Where: Surat, Gujarat, India
November 4, 2000: When a member of the Parsi community dies, according to their religion, the body is not buried or consigned to flames. It is placed in the “Tower of Silence” for the scavenger birds or vultures to feed on them so that even in death the body is of use.
In Surat, Gujarat, till a few years ago, the body would be eaten up in no time in the Tower of Silence or the Dhokma as it is locally called. About 100 to 150 vultures would descend on the body minutes after it was placed on the Dhokhma and consume it in a few minutes.
The Scavengers are Dying
No more. For some time now the bodies have kept lying in the Dhokhma-s – well-like structures with planks across – for months on end, reports The Hindustan Times. And they keep rotting.
“Bodies lie there for many months, rotting and stinking for several months at times”, admits the president of the body that manages the city’s Dhokhma.
There’s a reason behind the absence of vultures. The country’s vultures too, are going the way of many other hapless creatures of the wilds – they are dying out.
Vulture deaths: consequence of human actions
An immediate cause of death is due to the vultures feeding on dead cattle heavily medicated with toxic drugs, or on the carcasses of farm and domestic animals exposed to insecticides.
It’s not just Surat either. Environmentalists have observed a sharp decline in the number of vultures throughout the regions where Indian vultures are found, like the state of Gujarat. Experts have found traces of pesticides in the brain tissue of vultures and say that this may be the cause of their death.
Similarly in the Delhi, Agra and Bharatpur belt, there were 20,000 vultures in the 1980s. Now their number is down to 150, says a representative of the World Wide Fund for Nature (WWFN ), Delhi, according to a report by environmental journalist, Usha Rai, in the The Hindu newspaper.
In the 1990s, carcass dumps around Delhi airport were moved out and slaughter-houses were sealed to scavengers with wire fencing. It forced the birds to move out to other areas in search of food, many of them to the areas around the Corbett National Park in Uttar Pradesh and other protected areas. It proved to be a disaster.
Farmers of the region around the Corbett National Park routinely poison cattle carcasses meant for tigers and leopards to avenge the killings of their cattle. In the Annamalai area of South India too, a scientist, Kannan, has recorded that vultures are getting wiped out because of animal baits.
Poisoning of wildlife and vultures continues meanwhile. The food chain holds the key. Vultures eat animal carcasses infected with pesticides from the grain that forms the cattle-feed.
Other birds of prey, like fishing eagles, also become victims. As pesticides enter into the plankton in water that is eaten by the fish, the poison reaches the eagle when it eats the fish.
The poison climbs steadily, a little higher at each level until it reaches the vultures and kills them, says a report in ‘Gobar Times’, a children’s monthly newspaper brought out by the Delhi-based Centre for Science and Environment (CSE).
Birds – the pesticide story
Chemicals and Aldrin, DDT, dieldrin, chlordane – names of deadly pesticides – have over the years led to the decline of the Californian condor, the American bald eagle, the grey partridge and the song thrush in England, and the South African blue crane. Realising how deadly they are, the U.S. and several European countries have banned the use of these pesticides, but countries like India still haven’t.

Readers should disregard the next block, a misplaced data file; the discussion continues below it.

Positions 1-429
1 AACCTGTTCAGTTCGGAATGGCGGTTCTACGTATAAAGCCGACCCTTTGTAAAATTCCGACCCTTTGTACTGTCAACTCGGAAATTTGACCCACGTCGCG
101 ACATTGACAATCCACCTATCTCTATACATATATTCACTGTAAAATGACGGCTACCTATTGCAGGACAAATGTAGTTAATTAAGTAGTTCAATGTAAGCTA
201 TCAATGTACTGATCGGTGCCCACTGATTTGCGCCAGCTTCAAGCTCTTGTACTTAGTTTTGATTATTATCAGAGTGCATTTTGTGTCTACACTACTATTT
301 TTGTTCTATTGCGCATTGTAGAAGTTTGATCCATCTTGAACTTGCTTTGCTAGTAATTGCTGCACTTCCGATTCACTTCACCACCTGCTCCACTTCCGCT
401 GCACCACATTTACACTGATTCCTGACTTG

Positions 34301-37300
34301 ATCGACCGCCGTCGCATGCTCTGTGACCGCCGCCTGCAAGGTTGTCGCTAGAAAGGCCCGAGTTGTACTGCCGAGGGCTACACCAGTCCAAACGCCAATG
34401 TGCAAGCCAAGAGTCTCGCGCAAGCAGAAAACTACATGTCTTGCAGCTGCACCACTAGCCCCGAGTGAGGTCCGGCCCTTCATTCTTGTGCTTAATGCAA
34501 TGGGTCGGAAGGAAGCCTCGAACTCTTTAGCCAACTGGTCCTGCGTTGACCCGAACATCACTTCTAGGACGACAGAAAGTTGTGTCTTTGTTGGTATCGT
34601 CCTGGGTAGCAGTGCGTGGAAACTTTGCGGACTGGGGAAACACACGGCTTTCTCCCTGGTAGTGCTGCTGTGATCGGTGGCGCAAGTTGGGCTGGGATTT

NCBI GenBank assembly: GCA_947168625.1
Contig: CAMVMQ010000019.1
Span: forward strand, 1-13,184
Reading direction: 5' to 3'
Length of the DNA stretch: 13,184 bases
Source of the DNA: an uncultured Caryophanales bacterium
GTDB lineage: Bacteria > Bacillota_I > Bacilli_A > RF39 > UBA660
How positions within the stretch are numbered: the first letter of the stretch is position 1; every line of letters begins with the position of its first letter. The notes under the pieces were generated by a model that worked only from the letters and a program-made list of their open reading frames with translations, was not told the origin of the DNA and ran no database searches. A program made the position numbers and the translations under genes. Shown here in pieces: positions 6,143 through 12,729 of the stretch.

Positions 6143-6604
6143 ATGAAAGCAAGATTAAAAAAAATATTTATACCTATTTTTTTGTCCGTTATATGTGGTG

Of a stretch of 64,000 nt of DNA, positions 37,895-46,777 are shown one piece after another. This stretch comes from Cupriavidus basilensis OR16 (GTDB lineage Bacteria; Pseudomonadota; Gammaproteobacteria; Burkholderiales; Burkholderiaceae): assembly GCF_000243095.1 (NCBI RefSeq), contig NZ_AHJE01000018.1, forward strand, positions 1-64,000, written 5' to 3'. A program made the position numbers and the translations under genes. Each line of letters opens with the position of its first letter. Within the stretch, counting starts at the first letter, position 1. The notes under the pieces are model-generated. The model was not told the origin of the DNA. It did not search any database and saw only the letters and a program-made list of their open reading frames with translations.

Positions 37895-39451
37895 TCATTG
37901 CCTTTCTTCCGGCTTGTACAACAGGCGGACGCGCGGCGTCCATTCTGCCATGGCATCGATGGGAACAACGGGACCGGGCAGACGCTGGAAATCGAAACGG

When pesticides like these are eaten by birds (if they don’t die first) they lay deformed eggs with thin egg shells, and many of the young birds die really soon. Sometimes, the birds are born with some defect or the other. (These pesticides don’t spare humans either. Scientists in Canada, Sweden and the U.S. have found a very strong link between the use of pesticides and a certain type of cancer called Non Hodgkin’s Lymphomas.)
It’s not vultures alone. The death of 40 peacocks, the national bird, in Morena district, Madhya Pradesh, and a steady decline in all bird species, especially those that feed on insects, like drongos, thrushes, chats and warblers, have alerted environmental groups to the danger of pesticides.
Then there is the damage that unrestricted grazing and human pressure on bird habitats. Many birds need trees to rest and when parks and sanctuaries shrink, the trees disappear.
Faulty forest practices like monoculture plantations and the introduction of exotics breeds, also damage bio-diversity. As a result of mechanised farming, hedges, the natural sanctuaries for several birds, are fast disappearing too.
Add to this the mushrooming of concrete buildings, the increasing pollution… no wonder the birds are dying.
Can we avert disaster?
Environmentalists are now searching for solutions to prevent the deaths of the birds. The creation of special food reserves for birds like the vultures, with a view to increase their population, is one way. They can be relocated once their numbers increase.
Having woken up to the seriousness of the problem, the environment ministry plans to discuss the poisoning of wildlife at a meeting.
Meanwhile, you and I could do our bit to prevent birds from dying. We could plant large trees like the tamarind, banyan and the pilkan for the large birds to nest in. The cutting-down of these trees is yet another factor in the disappearance of the birds. Grow climbers, bushes and other wild plants in our gardens.
If nothing moves us, let’s think of saving the scavenger bird and the others in sheer self interest or unlike the Parsis of Surat, we shall find the consequences of our ill-actions rebounding on us in strange and mysterious ways.